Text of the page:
and the poppies, oh the poppies this year have been magnificent!  Many are going over to seed heads now, but June has seen some incredible flowers.  So many shades of red, purple, pink and violet.  Some single, some frothy multi-layered poppies.  June has been a month of poppies.
The little cherry tree is covered in cherries this year, it looks so beautiful and so far untouched by the birds.  it is kind of them to leave them on the tree for me, except I don't like cherries so really I am happy for the birds to enjoy them.
The pond is still very low.  We have had some rain in June, but the pond is very depleted.  It teams with life though.  There are tadpoles galore and little tiny froglets.  The water boatmen dance their ripples around the surface and dragon and damsel flies are frequent visitors.  This time last year though I had lots of dragonfly larvae emerging from the pond.  This year I have so far not seen any.  I worry a bit about this, but I can see the dragonfly dipping their tails into the water laying their eggs so I am hopeful that all is well.

That is it for this month's End of Month Review, an idea started by the Patient Gardener thanks Helen for making me consider by garden each month.

Monday, 27 June 2011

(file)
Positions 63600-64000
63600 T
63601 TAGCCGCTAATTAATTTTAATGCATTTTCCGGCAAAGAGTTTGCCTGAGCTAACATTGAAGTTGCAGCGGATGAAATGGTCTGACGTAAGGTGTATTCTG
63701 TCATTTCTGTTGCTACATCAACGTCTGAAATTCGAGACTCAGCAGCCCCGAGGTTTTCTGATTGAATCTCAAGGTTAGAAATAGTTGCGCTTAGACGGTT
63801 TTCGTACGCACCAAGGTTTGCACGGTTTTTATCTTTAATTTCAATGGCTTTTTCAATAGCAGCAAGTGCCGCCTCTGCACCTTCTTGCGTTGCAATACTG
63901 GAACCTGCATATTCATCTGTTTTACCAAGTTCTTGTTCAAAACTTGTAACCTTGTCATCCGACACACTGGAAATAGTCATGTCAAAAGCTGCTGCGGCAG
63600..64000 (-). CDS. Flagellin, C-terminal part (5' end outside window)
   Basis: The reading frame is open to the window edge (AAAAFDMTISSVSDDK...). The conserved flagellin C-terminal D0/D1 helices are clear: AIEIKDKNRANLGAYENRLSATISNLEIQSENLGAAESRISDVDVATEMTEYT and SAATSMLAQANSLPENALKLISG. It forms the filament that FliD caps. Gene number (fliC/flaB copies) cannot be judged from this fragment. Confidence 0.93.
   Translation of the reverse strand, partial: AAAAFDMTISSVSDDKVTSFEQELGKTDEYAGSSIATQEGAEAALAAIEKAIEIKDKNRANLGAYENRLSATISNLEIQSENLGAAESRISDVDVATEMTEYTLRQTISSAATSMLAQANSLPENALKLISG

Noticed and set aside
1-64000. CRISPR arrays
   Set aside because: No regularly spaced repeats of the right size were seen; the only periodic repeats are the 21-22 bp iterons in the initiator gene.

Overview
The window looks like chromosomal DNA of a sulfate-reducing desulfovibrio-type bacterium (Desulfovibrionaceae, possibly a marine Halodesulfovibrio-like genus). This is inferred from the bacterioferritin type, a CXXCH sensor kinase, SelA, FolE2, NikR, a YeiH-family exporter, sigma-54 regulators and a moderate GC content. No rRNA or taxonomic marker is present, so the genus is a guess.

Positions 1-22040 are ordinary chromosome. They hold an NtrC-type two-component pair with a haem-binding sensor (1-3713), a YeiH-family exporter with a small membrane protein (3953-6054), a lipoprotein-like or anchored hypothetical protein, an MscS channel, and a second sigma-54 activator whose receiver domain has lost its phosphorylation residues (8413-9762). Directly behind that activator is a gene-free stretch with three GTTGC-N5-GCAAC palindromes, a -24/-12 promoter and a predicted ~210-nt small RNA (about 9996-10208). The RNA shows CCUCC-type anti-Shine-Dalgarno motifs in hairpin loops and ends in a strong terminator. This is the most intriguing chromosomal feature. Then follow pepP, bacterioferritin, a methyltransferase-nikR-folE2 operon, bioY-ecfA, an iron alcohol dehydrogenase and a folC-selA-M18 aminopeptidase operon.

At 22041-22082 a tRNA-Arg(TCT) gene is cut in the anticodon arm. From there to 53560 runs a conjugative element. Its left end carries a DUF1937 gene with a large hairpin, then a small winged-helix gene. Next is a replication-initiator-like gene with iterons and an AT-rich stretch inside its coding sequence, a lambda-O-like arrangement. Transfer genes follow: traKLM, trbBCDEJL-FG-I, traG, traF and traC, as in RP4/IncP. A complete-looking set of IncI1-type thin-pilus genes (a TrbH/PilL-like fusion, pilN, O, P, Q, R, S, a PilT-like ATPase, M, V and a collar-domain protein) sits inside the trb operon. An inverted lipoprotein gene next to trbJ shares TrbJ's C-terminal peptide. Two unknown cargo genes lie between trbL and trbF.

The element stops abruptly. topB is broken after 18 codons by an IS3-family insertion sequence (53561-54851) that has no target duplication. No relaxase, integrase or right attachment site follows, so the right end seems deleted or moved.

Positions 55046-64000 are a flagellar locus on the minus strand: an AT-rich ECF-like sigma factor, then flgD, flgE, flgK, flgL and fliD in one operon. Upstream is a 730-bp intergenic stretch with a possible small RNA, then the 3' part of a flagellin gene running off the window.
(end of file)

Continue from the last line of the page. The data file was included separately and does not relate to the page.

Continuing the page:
The wild meadow

or more rightly, a slightly miffed bit of the garden
I know I am really lucky to have what is quite a large garden for a suburban house.  This garden is my dream come true and developing different bits of it gives me great happiness.  The lady who sold me the house showed me the garden and explained it was easy to look after, it was at that point only grass.  I have cut out borders and continue to plan new areas, but one of the areas that first seemed right to me was to develop a meadow/wild area in the top left hand corner.
I let the grass grow and I have planted in various native wild flowers bought as plugs.  These are now starting to come into their own in their third year of planting.

I mow paths through the grass for most of the year.  In September I get into 'grim reaper dude' mode and scythe it all down.  Buying a scythe was probably the most exciting thing ever, so easy to use, so sharp and very good for the hips!

 



The clover and the daisies are coming on well.